My photographs have been exhibited, collected and published worldwide. Books include Hot Rod, Bordertown, Hot Rod Pin-ups I & II, Billy F Gibbons Rock + Roll Gearhead, and Hot Rod Kings. Clients include Apple, Polaris, Toyota, Custom Chrome, Corvette, Las Vegas Convention & Visitors Authority, Auto Moto Wines and Comme des Garcons.


In This Lesson...
In this lesson, I explain how I create a "hot rod pin-up". I lit this session with three Photoflex StarLite QL heads with CoolStars (a 150w daylight balanced fluorescent light with a 450w output), three SilverDome nxt soft boxes, and a medium silver/gold reflector. I chose these lights because they work perfect for both stills and video. They're daylight balanced and mobile. These lights run cool, so it's a significant advantage over tungsten hot lights.

When shooting pinups, the main things to consider are location, model, car, camera, lighting, music, editing, and post digital.

The Video
Click on either links below to view the video that accompanies this lesson.

Low Resolution Video
[Recommended for slower internet connections.]

High Resolution Video
[Recommended for high-speed internet connections only.]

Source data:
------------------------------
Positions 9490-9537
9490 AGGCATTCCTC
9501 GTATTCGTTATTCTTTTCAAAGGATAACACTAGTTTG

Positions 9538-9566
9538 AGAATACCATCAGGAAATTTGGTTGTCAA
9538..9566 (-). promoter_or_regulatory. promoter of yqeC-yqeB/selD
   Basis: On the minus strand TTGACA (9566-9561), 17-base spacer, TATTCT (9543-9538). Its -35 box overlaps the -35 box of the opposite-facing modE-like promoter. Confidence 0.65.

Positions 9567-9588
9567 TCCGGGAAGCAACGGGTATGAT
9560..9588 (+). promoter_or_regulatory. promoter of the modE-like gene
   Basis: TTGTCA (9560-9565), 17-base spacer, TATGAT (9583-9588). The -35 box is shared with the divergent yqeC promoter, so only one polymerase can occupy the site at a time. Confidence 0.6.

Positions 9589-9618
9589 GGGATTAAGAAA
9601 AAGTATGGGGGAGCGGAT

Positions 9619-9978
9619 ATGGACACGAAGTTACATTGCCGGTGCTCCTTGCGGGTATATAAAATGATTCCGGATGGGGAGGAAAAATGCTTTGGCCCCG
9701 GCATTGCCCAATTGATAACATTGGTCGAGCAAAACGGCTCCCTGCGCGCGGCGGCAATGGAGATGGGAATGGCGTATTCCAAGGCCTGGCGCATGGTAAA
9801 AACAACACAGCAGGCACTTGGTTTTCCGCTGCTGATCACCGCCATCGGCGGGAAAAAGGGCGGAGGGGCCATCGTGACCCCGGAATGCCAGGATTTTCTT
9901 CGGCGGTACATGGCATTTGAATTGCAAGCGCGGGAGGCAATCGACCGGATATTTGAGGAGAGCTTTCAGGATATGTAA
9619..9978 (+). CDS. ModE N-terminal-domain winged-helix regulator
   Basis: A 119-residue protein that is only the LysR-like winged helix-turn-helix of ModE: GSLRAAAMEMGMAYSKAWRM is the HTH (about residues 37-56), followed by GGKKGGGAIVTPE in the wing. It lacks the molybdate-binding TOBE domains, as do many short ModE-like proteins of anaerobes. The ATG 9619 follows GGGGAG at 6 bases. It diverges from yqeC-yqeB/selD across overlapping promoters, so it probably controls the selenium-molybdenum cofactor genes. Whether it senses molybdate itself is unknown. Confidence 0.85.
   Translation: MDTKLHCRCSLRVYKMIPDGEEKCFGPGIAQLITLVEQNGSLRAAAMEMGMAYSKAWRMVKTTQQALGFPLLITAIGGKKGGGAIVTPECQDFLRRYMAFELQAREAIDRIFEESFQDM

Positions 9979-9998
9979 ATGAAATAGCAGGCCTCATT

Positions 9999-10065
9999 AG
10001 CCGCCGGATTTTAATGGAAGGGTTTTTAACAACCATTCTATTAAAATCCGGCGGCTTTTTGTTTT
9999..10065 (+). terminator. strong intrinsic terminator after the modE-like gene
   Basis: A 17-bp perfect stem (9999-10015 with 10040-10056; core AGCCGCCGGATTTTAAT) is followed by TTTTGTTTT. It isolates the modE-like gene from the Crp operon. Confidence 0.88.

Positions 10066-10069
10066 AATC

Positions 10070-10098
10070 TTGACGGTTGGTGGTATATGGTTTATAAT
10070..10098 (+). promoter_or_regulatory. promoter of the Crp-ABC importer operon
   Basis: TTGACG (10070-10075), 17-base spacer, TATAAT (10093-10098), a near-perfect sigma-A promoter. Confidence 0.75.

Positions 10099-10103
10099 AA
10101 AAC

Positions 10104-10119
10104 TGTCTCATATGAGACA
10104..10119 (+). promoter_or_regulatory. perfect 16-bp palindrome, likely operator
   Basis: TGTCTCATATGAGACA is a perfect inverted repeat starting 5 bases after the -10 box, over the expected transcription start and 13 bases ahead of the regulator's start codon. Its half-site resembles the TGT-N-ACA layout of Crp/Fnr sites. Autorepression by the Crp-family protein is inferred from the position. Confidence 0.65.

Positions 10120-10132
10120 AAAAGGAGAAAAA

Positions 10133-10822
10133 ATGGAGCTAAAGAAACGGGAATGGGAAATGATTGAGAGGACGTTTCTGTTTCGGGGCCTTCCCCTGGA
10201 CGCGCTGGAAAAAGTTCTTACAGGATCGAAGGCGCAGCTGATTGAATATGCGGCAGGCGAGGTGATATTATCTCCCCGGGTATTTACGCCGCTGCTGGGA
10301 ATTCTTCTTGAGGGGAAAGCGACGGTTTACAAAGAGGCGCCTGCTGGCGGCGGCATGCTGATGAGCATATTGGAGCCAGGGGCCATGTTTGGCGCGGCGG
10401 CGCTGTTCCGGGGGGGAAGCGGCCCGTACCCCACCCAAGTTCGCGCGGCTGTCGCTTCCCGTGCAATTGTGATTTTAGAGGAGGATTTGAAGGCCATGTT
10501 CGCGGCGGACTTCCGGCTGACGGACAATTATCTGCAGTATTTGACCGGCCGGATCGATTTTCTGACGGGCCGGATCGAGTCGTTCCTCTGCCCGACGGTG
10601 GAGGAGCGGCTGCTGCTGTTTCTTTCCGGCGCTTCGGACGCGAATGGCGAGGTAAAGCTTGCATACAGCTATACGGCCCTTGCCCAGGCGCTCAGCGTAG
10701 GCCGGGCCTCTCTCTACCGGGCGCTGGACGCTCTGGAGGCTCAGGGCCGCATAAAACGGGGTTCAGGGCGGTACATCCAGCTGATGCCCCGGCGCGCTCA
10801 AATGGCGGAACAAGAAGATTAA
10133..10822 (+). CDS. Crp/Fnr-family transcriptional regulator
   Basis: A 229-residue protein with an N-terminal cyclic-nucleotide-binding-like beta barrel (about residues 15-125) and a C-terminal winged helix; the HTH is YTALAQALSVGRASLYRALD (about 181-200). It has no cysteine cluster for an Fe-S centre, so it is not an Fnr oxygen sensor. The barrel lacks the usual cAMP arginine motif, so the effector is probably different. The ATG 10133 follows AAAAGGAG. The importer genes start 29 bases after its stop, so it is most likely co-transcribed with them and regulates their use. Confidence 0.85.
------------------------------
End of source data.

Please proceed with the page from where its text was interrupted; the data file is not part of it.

The Location
Most car guys love having their "baby" photographed. You can meet car guys at car shows, on the Internet, and at the racetrack. When I first started photographing hot rod culture in 1991, I would just go to races and meet the owners of the cars I really dug. Honestly, in all the time I’ve been photographing shops and hot rods, no one has declined being photographed.

It's important to keep in mind that as a photographer, you're in someone else's sacred place, where there's expensive perfect paint jobs on irreplaceable cars, and you need to be careful bringing in light stands and other photo gear. Shops can be dangerous, too, so keep sharp. Shops are also dirty, so bring wipes, towels, a Mexican blanket for your gear & one to lie on while shooting horizontally on your back. Consider the models comfort and safety!